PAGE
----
The sights of Kigali, Rwanda.

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Just one of the dozens of sewing machines that were busy working away at the Kimironko Market in Kigali.

Given the past history of this country, these words from the incumbent President send a message of hope and reconciliation. The country has slowly turned itself around in the 25 years since the Genocide and as far as this writer is concerned, Kigali should be utilized as a template for all other major African cities. That being said, there might still be areas of concern that the President is working to resolving, but that outside visitors are not aware of.

Looking for a sensory overload without the use of chemicals? Then a visit to the Kimironko Market should be on your list. Garments made on the spot by dozens of seamstresses busy on old-fashioned Singer sewing machines…and more fruit and veg than you can wish for. Many of the items, like Tree Tomatoes and Plantain I have not seen in South Africa before, but I have now tasted both on this visit to Rwanda. The former in a smoothie and the latter with an evening meal. These markets can become claustrophobic as you are assailed by stall-holders trying to attract your attention…and your money. Bargaining is the name of the game here and my interactions with several of the locals left smiles on both their faces and mine. And, of course, money in their wallets. All the ‘haggling’ was done with a lot of hand signals as English was not spoken by all the locals that we interacted with.

All together now…”What is Rwanda famous for”? And the answer is COFFEE. This coffee shop is called Question and is staffed entirely by women. Not only that, their coffee is supplied by some of the more than 30000 female coffee farmers in Rwanda. We stopped here long enough to sample their cappuccinos, which were delicious, and to take away enough coffee to fill our suitcases. Coffee masterclasses are held here where participants can learn about the subtilties not only between the product but from the various regions in Rwanda as well. Well worth a visit.

This is one for two art galleries that were visited on our city tour. The Ivuka Art Centre is situated off the main tourist routes but if you are looking for local art, produced by local artists then THIS is where you should be. My wife and I added to our art collection with a piece from Partick (the tall fellow next to the long painting) while our travelling companions took home a work by self-taught artist, Chislon( standing next to the easel) The latter is working on a project where a portion of the money he makes from the sale of his art will be used to fund the prevention of Elephant poaching. The work here is bold, bright and utilizes a variety of recycled materials to produce the works that are on sale. Take home an authentic piece of local art at a reasonable price. Recommended.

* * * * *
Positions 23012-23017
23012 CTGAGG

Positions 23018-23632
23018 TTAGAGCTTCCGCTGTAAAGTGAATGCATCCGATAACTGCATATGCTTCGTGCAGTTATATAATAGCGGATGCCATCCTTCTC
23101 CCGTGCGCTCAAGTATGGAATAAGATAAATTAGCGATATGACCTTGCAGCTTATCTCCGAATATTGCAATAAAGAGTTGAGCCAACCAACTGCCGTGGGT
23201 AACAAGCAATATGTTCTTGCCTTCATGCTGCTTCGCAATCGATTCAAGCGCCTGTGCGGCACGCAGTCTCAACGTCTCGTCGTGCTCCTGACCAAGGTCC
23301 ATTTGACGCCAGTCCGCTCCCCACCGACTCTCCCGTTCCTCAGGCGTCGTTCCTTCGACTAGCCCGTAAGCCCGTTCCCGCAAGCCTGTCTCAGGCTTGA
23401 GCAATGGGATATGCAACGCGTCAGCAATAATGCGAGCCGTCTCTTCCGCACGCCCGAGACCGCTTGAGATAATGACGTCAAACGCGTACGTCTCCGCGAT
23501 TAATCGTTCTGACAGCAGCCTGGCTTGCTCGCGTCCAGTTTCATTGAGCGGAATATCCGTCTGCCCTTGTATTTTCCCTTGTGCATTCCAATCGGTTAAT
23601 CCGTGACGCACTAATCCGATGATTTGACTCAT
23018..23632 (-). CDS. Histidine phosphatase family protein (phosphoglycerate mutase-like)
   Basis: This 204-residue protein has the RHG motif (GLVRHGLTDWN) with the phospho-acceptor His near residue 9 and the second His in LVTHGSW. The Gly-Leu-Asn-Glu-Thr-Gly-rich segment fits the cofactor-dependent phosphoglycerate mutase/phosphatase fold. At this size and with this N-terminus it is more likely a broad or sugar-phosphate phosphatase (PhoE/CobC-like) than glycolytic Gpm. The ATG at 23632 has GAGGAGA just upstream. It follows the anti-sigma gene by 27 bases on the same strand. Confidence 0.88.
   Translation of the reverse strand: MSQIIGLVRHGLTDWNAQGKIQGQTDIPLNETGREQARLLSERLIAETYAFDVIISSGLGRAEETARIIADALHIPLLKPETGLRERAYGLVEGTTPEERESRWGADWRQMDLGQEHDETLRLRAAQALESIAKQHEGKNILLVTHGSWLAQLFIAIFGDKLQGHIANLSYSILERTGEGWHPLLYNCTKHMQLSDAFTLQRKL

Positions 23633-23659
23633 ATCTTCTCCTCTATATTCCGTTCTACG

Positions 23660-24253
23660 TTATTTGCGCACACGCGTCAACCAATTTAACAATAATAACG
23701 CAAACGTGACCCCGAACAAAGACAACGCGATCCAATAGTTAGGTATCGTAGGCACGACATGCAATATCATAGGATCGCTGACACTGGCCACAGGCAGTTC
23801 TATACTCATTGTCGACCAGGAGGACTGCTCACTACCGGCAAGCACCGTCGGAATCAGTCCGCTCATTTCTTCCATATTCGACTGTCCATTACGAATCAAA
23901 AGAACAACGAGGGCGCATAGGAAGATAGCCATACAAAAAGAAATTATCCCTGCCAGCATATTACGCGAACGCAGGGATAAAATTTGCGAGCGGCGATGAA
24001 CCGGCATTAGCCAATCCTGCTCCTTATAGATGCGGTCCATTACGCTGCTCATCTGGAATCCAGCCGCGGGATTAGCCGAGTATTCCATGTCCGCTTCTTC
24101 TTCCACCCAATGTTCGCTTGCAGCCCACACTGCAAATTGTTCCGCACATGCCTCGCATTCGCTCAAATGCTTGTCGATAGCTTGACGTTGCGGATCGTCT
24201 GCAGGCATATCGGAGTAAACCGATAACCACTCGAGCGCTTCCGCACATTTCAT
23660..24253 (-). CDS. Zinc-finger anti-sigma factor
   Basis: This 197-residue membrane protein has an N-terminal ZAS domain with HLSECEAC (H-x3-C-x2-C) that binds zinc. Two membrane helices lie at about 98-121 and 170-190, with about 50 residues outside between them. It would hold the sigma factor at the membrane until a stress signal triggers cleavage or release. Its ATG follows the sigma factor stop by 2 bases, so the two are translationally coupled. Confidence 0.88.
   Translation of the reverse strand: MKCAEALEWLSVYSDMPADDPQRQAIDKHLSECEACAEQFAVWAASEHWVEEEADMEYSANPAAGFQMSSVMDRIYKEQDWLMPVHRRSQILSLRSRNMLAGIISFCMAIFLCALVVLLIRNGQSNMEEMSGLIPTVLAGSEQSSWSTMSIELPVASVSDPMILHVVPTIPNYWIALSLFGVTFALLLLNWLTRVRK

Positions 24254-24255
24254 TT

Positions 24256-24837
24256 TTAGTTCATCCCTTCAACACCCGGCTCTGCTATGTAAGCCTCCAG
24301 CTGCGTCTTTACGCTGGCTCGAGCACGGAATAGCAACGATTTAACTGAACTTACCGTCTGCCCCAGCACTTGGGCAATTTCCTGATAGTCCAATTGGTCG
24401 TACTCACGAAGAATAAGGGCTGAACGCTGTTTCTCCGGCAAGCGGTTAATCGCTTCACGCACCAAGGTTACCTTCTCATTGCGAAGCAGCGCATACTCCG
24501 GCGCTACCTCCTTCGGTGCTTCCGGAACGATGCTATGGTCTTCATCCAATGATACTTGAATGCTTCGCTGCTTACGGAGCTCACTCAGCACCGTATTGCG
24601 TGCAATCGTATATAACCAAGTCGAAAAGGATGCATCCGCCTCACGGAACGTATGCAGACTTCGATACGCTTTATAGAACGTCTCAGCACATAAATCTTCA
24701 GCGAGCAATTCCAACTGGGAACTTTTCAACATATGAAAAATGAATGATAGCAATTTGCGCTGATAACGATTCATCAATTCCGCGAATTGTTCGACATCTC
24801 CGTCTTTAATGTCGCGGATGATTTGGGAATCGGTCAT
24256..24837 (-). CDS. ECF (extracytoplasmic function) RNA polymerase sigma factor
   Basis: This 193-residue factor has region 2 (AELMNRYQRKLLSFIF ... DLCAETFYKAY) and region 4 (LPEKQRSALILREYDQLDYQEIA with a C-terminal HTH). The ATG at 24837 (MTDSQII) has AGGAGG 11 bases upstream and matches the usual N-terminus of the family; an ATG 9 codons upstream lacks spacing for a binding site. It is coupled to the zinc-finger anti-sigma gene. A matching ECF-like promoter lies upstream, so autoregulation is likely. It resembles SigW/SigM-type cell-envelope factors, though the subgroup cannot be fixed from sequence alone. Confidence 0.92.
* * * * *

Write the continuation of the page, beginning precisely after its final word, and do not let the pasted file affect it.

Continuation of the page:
This is the second gallery, The Inema Art Centre, started by the Nkuranga brothers, the works here are LARGE and very expensive. The gorilla, which is the showpiece of the gallery has a $50000 price tag. The price does include shipping, insurance and customs clearance! Named “Living Treasure”, it is by Emmanuel Nkuranga and is comprised of computer parts as Rwanda is the world’s largest exporter of Coltan, the core component of computer processors.

Fact: With permits to visit the Gorillas now costing about $1800.00 per person, this was the closest that I was going to get to the full-size animal!

A visit to the new Campaign Against Genocide Museum in the Gasabo district is a must. Opened in 2017, this facility offers an in-depth overview of what happened both before and after the 100 days that comprised the actual genocide in 1994. Photography is not permitted inside the museum, however, visitors are allowed to photograph the exterior and the statues in the gardens that surround both the museum and the Parliament building to which it is attached.

The building together with the 600 troops stationed here was under siege during the 100 days of the genocide. This wall is a testament to the fact that the building came under some very heavy. large calibre fire.

A statue commemorating the soldiers who fell during the Genocide of 1994. A deeply moving tribute to lives lost in the pursuit of freedom for all in this African country.

An evening view as the sun sets over the city. A perfect ending to a day filled with excitement and emotions. Kigali is a city that once visited, will NOT be easily forgotten.

Travel and Things flew to Rwanda on RwandAir. The airline flies to a variety of African as well as international destinations and those routes can be found on their website.

Travel and Things stayed at this delightful guest house for the first part of the trip to Rwanda. Highly recommended on a variety of travel sites, The Nest offers reasonably priced comfortable accommodation and breakfasts.

This day tour of Kigali was organised by Martin Muyenzi and his tour company.

And finally, at the end of the trip, Travel and Things will be hosted by the Serena Hotels both at their Lake Kivu as well as Kigali properties. Having visited both previously, I am certainly looking forward to my return visit.

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